But Stowe–like most Christians nowadays–was right to discern in Christianity–yea, in the Bible!–a redemptive, liberating call–a duty to struggle against slavery. And she took up that struggle–with her pen. When Lincoln met her, he said, “Is this the little lady who has started this great war?”

Thing is, sometimes even Bible people are, well, unbiblical–and admirably so.

You take the book of Ruth.

Ruth’s a Moabite–the text won’t let us forget that–and her ancestors refused to give hospitality in the form of bread and water to the Israelites as they left Egypt.

This insult led to a prohibition against the Moabites in Deuteronomy 23:3:

“No […] Moabite shall be admitted to the assembly of the Lord. Even to the tenth generation [Hebrew-Bible-speak for, ‘seriously, not ever!’] none of their descendants shall be admitted to the assembly of the Lord.”

Complicates things a bit, no?

Boaz doesn’t say, “Oh, hey, I’m sorry for your bad situation, Ruth, but your ancestors insulted mine, so I’m biblically required to do the same to you.” No.

He breaks a ‘biblical’ law to fulfill a Greater Law in sharing bread with Ruth.

And then he marries her.

Does the breaking of the bread trump the breaking of the law?


Support Groups for Self-Starvation


Carolyn Gregoire has an eye-opening report up at Huffington Post on how Tumblr has become the home to a secret obsession of thousands of teenagers who use the microblogging platform for ‘thinspo’–for posting images of super-thin women along with disturbing messages like one I found on Tumblr:


Perhaps not surprisingly, a 2011 study found that teenaged girls’ susceptibility to body image and eating disorders positively correlated with the amount of time they spent using social media.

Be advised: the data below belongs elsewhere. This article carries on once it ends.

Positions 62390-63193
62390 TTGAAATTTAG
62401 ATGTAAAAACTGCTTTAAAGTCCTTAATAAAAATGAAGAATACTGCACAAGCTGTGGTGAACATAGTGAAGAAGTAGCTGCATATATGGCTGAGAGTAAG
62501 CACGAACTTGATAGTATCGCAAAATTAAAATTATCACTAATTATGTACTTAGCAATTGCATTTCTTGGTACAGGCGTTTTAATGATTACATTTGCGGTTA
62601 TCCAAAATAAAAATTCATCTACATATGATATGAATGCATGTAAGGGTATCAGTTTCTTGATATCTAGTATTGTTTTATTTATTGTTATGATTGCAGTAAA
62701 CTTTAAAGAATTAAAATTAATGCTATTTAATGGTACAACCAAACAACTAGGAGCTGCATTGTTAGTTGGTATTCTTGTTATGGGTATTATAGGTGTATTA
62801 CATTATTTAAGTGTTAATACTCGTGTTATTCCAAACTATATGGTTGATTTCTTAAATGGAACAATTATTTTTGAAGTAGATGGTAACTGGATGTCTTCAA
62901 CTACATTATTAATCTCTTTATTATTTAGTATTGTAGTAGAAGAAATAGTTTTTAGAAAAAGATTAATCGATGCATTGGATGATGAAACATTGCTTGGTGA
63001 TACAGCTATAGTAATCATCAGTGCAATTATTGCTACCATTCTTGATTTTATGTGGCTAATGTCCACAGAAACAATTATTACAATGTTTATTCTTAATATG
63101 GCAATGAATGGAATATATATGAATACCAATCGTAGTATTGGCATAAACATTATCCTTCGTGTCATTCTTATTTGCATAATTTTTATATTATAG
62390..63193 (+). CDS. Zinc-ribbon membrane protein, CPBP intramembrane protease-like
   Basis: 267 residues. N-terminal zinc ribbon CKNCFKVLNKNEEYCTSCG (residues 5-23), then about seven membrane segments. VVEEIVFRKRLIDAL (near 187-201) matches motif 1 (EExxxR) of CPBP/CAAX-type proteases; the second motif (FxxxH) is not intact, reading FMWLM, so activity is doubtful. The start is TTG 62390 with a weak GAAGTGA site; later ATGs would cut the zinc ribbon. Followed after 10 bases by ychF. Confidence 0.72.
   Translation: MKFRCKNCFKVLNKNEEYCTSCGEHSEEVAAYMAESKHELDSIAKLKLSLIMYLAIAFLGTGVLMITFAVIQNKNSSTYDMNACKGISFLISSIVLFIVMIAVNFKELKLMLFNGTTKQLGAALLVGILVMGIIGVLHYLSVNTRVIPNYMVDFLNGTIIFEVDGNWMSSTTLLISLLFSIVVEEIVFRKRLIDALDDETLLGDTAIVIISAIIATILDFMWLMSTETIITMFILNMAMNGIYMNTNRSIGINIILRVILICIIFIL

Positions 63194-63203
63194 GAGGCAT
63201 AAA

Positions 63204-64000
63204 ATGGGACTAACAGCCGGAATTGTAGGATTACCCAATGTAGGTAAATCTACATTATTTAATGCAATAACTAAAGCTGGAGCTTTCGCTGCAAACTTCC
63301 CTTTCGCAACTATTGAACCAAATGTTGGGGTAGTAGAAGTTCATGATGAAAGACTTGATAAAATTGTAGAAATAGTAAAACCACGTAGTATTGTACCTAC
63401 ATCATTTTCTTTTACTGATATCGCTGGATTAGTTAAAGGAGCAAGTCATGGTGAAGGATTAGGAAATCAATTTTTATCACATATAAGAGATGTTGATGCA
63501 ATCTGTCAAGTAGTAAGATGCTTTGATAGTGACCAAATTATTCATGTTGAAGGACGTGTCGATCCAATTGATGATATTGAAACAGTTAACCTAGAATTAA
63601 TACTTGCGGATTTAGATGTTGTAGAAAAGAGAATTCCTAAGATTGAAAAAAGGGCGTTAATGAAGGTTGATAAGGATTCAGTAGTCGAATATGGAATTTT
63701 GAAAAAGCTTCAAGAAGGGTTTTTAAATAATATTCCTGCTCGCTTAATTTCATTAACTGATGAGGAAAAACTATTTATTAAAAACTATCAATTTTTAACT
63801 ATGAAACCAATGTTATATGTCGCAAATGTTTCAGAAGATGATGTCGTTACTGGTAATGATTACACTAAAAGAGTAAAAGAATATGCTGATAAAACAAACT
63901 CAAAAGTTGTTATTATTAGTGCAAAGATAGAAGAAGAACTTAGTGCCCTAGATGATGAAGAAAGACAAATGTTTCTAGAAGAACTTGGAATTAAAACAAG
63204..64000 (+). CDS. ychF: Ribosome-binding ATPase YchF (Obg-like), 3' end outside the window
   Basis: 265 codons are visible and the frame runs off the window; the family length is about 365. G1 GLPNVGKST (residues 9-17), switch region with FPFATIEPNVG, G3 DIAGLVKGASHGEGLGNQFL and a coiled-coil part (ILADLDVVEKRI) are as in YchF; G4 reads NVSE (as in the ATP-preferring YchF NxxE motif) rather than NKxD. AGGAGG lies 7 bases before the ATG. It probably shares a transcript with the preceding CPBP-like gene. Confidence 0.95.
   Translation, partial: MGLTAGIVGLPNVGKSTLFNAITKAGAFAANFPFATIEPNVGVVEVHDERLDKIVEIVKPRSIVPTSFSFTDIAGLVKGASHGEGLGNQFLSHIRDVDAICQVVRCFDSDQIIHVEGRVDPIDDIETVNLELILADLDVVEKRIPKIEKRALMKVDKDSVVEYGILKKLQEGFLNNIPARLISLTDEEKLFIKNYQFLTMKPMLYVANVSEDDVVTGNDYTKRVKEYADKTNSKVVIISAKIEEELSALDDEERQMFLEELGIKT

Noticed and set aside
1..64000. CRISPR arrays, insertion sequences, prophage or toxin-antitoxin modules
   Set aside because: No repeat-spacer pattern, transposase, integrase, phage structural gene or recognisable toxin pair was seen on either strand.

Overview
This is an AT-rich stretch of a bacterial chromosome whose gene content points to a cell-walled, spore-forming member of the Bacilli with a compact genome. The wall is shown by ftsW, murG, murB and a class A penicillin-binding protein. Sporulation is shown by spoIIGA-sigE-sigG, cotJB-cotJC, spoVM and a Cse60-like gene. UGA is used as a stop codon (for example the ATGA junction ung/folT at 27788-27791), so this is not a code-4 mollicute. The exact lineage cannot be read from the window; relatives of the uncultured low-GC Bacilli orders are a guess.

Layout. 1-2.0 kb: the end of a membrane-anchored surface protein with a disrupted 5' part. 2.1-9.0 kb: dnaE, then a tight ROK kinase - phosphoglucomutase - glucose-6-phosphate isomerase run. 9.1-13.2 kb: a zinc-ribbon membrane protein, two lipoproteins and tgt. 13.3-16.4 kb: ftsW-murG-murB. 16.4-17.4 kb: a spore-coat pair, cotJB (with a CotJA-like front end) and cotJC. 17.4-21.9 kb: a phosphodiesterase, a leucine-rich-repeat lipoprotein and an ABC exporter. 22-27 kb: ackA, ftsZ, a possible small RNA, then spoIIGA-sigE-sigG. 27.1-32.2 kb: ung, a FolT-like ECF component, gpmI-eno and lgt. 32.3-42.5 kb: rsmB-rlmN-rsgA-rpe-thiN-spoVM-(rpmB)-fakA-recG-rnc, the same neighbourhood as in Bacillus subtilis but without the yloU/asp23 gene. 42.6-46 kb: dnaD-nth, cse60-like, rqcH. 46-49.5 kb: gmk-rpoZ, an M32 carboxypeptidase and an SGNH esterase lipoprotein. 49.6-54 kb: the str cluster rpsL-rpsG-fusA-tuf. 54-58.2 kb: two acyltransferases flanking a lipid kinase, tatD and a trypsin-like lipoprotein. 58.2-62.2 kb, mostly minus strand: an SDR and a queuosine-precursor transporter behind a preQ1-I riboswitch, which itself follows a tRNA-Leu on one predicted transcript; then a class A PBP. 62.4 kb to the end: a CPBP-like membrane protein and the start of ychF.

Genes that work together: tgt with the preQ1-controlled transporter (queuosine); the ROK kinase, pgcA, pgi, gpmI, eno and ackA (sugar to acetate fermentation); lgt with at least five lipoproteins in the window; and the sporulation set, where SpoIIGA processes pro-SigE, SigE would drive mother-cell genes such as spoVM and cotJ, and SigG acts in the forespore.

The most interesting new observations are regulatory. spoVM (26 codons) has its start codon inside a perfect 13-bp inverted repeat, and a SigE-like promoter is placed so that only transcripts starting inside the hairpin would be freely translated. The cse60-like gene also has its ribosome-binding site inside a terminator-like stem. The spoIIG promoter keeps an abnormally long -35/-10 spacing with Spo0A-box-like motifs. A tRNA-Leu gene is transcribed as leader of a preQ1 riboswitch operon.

Some of the teens couch their anorexia in terms of a ‘lifestyle choice’–as in “I’m just choosing to life a low-calorie lifestyle.” But eating disorders are nothing of the kind. The deadliest of all mental illnesses, anorexia is more of a deathstyle choice.

another gem from Tumblr #thinspo

To me, the saddest thing about this phenomenon is how the users form community with one another online even as they keep their eating disorder a secret from the people in their lives. It’s such a distortion of how God made people to live: in life-affirming communion with one another and with God, and in harmony with the rest of the creation–which includes eating.

It’s not at all hard to see how too little family time + too much isolated time online could possibly lead to distorted ideas about bodies and eating. Apparently, Tumblr is cracking down on these blogs, but it won’t be long before these poisonous ideas find another platform.